When you're sewing with a stretchy fabric such as Jersey or any other loosely woven fabric, stay stitching stabilises the edge of the fabric and prevents it from pulling out of shape during sewing. Stay stitching is done on a single thickness of fabric with a line of stitches running inside the seam allowance, so it is invisible when the garment is complete. Stay stitching is also a useful technique to learn if you want to create a controlled frayed hem; the stitching will prevent the fabric from fraying beyond the desired depth.
- Skill level:
Cut out your pattern as normal, following the instructions for the layout of the pattern pieces on the fabric. Mark up the pattern for any sewing instructions, such as positioning of darts.
Stay stitch each piece of fabric individually. Stitch 1/2 inch from the edge of the fabric. Stay stitch the shoulders of blouses, starting at the neckline and stitching towards the armhole. Stitch around the armhole from the shoulder down to the armpit, and stitch the sides from the armpit down to the waist.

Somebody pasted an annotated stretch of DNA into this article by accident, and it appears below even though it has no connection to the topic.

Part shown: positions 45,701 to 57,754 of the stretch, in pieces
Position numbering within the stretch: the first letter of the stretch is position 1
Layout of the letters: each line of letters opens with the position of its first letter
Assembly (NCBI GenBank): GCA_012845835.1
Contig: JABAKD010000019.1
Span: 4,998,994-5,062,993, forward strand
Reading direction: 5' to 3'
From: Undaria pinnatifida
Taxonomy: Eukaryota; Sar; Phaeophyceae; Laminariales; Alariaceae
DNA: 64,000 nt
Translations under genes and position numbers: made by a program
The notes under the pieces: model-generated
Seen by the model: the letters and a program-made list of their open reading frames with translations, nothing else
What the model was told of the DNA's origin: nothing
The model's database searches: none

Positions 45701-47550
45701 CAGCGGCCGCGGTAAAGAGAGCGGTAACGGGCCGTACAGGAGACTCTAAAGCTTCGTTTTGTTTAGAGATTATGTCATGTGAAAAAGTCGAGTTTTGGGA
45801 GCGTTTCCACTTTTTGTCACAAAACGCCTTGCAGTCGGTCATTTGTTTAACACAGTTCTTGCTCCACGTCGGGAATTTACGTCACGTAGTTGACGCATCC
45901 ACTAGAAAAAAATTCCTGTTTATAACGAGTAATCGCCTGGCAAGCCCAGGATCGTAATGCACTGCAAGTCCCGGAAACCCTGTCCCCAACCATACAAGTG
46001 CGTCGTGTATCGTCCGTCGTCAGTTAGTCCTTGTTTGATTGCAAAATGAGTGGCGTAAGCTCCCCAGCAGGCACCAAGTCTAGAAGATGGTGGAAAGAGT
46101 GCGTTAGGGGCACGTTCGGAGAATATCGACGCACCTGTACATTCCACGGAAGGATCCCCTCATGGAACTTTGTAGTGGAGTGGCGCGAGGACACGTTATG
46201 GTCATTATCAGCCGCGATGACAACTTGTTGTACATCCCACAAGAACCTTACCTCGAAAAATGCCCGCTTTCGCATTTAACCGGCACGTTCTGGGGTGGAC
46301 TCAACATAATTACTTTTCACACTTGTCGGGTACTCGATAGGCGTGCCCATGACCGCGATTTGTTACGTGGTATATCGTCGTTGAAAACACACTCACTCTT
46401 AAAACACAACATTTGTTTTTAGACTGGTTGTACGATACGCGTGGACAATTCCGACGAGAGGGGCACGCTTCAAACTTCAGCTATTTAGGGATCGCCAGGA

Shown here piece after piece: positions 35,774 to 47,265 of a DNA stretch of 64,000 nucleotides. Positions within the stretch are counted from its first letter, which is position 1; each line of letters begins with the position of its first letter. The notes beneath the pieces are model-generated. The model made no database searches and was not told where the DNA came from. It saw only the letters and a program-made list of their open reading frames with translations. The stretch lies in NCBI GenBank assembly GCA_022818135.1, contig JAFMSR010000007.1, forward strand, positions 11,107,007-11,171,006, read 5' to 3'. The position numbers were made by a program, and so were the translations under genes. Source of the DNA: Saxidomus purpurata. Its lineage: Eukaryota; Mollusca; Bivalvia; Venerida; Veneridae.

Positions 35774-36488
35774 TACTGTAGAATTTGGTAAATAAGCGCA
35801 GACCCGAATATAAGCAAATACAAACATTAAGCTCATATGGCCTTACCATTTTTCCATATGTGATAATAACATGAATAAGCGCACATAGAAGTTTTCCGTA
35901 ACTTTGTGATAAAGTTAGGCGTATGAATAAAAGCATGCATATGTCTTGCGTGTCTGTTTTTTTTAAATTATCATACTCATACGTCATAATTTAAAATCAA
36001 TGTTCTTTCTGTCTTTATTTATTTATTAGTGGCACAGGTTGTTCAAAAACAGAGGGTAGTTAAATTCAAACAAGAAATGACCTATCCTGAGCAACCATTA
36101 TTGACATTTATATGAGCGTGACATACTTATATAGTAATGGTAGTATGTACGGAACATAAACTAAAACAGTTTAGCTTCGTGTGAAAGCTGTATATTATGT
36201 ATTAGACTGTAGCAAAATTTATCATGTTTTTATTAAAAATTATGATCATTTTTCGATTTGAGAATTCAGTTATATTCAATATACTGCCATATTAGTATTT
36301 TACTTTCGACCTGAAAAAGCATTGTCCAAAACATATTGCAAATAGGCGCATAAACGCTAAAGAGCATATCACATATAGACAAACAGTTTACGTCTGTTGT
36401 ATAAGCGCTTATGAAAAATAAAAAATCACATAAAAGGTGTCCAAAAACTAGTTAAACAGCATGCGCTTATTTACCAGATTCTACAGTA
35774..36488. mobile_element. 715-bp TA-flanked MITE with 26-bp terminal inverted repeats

Stay stitch necklines in two sections. Work from the shoulder down to the centre of the neckline and stop sewing. Remove the fabric piece from the machine and start sewing again at the opposite side of the neckline, working again from the shoulders down to the central point.
Tips and warnings
- When stay stitching before inserting a zipper, keep the stitches just 1/4-inch from the edge of the fabric.
- Stay stitch the waistlines of skirts in the same way as necklines, sewing in two steps from the outside to the middle. Sew from the waist down to the hem to stay stitch the sides of skirts.
- 20 of the funniest online reviews ever
- 14 Biggest lies people tell in online dating sites
- Hilarious things Google thinks you're trying to search for